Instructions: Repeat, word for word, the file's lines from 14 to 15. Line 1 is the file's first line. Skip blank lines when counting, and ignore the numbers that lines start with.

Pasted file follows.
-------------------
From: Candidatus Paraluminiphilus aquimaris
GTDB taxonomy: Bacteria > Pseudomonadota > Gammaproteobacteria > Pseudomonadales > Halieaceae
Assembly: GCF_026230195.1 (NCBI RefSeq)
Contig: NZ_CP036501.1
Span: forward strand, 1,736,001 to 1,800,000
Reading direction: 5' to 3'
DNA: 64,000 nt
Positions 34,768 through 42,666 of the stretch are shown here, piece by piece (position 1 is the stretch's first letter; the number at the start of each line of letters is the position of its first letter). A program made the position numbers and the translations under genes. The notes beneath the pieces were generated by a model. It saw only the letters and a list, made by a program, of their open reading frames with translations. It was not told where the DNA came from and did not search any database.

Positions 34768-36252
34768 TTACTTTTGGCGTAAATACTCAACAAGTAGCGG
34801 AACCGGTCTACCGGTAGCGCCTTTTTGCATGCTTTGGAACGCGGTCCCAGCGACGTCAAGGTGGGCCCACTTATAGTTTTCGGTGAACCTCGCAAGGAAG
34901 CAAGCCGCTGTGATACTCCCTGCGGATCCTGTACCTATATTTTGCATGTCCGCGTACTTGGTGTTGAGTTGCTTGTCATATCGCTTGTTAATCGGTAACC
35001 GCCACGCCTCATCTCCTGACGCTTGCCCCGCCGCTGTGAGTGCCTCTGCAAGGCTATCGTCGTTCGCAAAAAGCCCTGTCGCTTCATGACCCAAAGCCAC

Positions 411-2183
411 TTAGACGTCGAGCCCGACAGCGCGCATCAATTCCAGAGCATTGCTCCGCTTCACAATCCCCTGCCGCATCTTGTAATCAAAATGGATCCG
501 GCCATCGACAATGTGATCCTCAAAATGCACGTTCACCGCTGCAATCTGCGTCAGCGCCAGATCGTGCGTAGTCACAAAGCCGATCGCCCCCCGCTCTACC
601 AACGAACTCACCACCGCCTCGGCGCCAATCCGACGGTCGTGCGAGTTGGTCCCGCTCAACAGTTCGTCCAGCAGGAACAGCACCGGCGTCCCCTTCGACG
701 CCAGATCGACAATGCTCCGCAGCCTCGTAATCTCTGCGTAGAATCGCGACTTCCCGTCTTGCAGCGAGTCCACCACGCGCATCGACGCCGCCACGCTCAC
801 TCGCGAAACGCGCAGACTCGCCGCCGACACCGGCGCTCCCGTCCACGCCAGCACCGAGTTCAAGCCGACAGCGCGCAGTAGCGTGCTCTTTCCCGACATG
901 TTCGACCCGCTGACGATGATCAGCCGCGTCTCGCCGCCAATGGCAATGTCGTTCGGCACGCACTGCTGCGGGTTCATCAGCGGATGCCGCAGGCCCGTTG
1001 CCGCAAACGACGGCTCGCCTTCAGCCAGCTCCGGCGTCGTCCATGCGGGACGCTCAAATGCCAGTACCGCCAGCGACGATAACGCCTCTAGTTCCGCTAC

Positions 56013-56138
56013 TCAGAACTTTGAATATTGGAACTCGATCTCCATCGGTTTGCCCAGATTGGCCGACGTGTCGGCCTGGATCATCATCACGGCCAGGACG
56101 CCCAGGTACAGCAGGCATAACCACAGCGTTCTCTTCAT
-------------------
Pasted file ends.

Positions 411-2183
411 TTAGACGTCGAGCCCGACAGCGCGCATCAATTCCAGAGCATTGCTCCGCTTCACAATCCCCTGCCGCATCTTGTAATCAAAATGGATCCG